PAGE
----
Working Women’s Charter

Exactly 40 years A Working Women’s Charter was published.   You can see a good TedX talk on it by Pamela Cox.   On Saturday, a group which admirably aims to provide policy debates with a historical perspective, History  & Policy, ran a meeting to reflect on  how many  of the original Charter’s demands had been met, and what a new Charter might look like.

The first Charter’s 10 demands were (in abbreviated form – I looked for an online version of the more detailed list, but in vain):

  1. Equal pay
  2. Equal occupational opportunities
  3. Equal access to education and training
  4. Equal working conditions
  5. Equal legal rights
  6. Free childcare
  7. More paid maternity leave
  8. Free contraception
  9. Increased family allowances
  10. More women in public life.

By most reckonings, 3,5 and 8 had been achieved, and perhaps 9 also;  but on most of the others progress had been much slower than might have been expected, let alone hoped for.  Item 3, education and training,  is of course the area where women have not only caught up but overtaken men, raising interesting questions about what we mean by ‘equality’.  But of course the essence of the Paula Principle is in the contrast between this and the lack of progress on item 1 and item 4 (if we take that to include ‘careers’ under working conditions).

Josie McLellan spoke about ways in which women’s work has been undervalued, part of the programme of a European network on women’s work and value.  She pointed out that the change in the ‘discourse’, i.e. the way we talked about women at work, has happened much faster than changes in actual practice.  I’m increasingly interested in how work gets valued, including what kinds of subjective measure are available.  We know how much we earn;  and we also maybe understand how much we subjectively rate our work;  but how do we go about relating these to each other?  I’m intrigued by whether women in some sense put a higher premium than men do on their subjective feelings about the value of their work relative to how much they are paid.  I think there’s a lot of mileage in that debate, with practical implications for assessment and reward systems.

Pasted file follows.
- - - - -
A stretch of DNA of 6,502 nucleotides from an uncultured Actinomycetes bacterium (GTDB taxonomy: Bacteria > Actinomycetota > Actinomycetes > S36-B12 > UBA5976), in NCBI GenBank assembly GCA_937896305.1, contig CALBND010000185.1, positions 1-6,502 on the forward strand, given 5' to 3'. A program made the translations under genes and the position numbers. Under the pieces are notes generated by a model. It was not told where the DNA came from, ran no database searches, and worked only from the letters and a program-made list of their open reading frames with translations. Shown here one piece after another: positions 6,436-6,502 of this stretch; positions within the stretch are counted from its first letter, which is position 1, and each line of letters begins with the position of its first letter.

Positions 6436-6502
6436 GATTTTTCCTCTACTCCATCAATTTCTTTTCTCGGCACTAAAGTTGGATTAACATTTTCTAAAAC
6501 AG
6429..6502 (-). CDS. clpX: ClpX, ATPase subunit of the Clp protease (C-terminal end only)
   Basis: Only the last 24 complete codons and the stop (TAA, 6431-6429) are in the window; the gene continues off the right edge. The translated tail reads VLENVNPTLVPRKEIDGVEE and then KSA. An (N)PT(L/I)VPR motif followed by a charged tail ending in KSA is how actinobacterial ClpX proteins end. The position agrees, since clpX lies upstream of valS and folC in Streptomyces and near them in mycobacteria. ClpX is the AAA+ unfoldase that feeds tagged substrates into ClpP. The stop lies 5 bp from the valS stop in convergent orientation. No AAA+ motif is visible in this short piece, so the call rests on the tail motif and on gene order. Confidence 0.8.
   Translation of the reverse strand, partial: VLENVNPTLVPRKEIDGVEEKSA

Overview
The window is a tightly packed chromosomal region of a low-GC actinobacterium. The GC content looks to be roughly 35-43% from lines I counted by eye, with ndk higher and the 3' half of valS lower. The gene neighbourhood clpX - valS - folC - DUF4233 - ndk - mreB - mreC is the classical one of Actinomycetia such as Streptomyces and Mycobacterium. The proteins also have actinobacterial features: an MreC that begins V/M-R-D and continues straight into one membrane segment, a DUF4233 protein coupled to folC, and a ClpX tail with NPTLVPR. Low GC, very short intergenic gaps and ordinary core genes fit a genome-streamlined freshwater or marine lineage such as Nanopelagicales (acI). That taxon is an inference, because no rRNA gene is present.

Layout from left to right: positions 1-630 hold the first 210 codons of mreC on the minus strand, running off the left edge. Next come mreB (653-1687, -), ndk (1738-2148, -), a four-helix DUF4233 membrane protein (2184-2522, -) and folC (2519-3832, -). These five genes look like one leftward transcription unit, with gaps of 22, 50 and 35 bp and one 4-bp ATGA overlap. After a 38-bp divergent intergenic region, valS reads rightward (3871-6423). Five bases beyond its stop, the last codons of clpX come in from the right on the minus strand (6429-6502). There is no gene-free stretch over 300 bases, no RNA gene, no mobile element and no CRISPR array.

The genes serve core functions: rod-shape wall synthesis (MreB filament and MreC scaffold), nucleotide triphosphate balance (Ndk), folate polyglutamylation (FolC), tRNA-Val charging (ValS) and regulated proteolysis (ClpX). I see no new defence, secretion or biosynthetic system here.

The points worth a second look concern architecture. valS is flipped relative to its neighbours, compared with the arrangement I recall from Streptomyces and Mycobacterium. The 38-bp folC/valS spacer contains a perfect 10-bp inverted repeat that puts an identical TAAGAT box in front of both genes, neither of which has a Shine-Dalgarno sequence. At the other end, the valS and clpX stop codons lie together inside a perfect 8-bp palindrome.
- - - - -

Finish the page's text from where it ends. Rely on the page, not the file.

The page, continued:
The working group I was on had an interesting mix of age and experience.  We were asked to decide on which of the items on the old charter we would drop, and what should be put in their place.  We were struggling with what kind of demand we should make to prevent the penalisation of part-timers when I had to leave (sorry, but a season ticket at West Ham brings its obligations).  I’m keen to see what the new Charter will look like.

As an aside, I was very struck by a remark from the youngest member of the group, a history student.  She said that she found most of her male contemporaries didn’t want to talk about these issues;  they either turned away, or got a bit shouty about feminism.   She, like all the other members of the group bar one (and me…) had gone to an all-girls school.  I guess that the correlation is strong between having been to a single-sex school and feminist engagement.

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